Tone-deaf Leonard Williams needs to understand there's a sound worse than Giants fans booing

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Leonard Williams Giants blue jersey on sidelines helmet up and face visible
Leonard Williams Giants blue jersey on sidelines helmet up and face visible

It was late November of 2003, after a terrible, 24-7 loss at home to the Buffalo Bills when the late Wellington Mara did something he never liked to do: Speak his mind publicly about the state of his team. He was spurred by the sight of fans streaming towards the exits, embarrassed by a mostly empty stadium late in the game.

“The message,” he said that day, “comes across loud and clear.”

That’s a message and a lesson for Giants defensive end Leonard Williams. There’s something much worse than being booed.

That’s what Williams and the Giants are about to experience with 11 games – and five home games – left in what’s shaping up as another lost season: The sounds of apathy and silence. The booing that bothered Williams so much during the Giants’ humiliating, 38-11 loss to the Los Angeles Rams on Sunday was at least a sign that the fans still care.

The lack of noise can be deafening when they don’t.

And it’s hard to imagine Giants fans will care much longer, with the team at 1-5 after four straight seasons of double-digit losses, after six such seasons in the last seven years, and after one playoff berth in the last decade.

Some will, sure, because being a Giants fan is in their blood and it’s hard to shake even a bad habit. But as this season continues to spiral, the sight of a half-empty stadium will become too familiar, as will the sight of fans leaving early to beat the traffic. With the sounds of cheers long gone, even the boos will be replaced by eerie echoes in the fourth quarters.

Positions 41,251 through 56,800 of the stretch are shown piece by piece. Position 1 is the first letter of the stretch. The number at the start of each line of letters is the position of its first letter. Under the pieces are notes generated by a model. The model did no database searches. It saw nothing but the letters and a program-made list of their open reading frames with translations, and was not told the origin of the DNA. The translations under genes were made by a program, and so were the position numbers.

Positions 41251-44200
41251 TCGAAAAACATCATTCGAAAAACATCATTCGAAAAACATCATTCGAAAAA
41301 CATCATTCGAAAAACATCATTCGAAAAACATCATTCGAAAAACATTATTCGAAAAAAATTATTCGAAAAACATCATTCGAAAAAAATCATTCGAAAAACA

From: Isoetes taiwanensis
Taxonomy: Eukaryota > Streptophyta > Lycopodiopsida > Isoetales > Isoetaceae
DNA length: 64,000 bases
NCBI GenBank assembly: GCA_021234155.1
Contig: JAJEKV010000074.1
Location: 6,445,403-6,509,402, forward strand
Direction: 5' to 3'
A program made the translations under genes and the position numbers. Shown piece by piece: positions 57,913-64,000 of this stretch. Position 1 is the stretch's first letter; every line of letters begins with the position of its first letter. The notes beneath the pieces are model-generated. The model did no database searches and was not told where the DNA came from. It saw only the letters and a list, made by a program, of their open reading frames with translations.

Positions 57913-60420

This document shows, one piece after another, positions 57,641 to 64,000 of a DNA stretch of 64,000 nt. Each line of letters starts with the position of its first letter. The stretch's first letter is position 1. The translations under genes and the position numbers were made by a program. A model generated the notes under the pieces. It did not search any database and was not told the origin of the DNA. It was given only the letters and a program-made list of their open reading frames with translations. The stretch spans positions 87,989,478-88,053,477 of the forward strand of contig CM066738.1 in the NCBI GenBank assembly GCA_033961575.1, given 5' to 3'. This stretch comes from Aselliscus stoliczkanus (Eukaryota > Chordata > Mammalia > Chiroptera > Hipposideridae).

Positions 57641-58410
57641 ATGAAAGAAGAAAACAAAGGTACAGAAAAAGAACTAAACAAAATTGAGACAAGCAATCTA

That’s just sad. And very, very bad.

Williams should probably know better than anyone about that, since he’s been one of New York sports’ biggest losers since the Jets made him the sixth overall pick in the 2015 draft. He’s played in 101 career games with the Jets and the Giants, with a record of 34-67. And that’s actually inflated by the fact that the Jets went 10-6 in his rookie season. Since then, Williams is 24-61 (.282).

So he’s heard plenty of boos. Yet for some reason, they really got to him on Sunday in the second half of a game where the Giants were virtual no-shows. They put up a fight for all of 15 minutes. The game was over when they were trailing 28-3 at the half.

Los Angeles Rams outside linebacker Leonard Floyd (54) knocks the ball out of New York Giants quarterback Daniel Jones' (8) hand resulting in a fumble, recovered by the Giants, in the first half. The Giants fall to the Rams, 38-11, at MetLife Stadium on Sunday, Oct. 17, 2021, in East Rutherford. Nyg Vs Lar
Los Angeles Rams outside linebacker Leonard Floyd (54) knocks the ball out of New York Giants quarterback Daniel Jones' (8) hand resulting in a fumble, recovered by the Giants, in the first half. The Giants fall to the Rams, 38-11, at MetLife Stadium on Sunday, Oct. 17, 2021, in East Rutherford. Nyg Vs Lar

The boos were well-deserved and well-earned. Yet Williams was moved to wave at the fans, as if he was shooing them towards the exits. It wasn’t quite as offensive as, say, mocking the fans with a thumbs-down gesture, but it was close.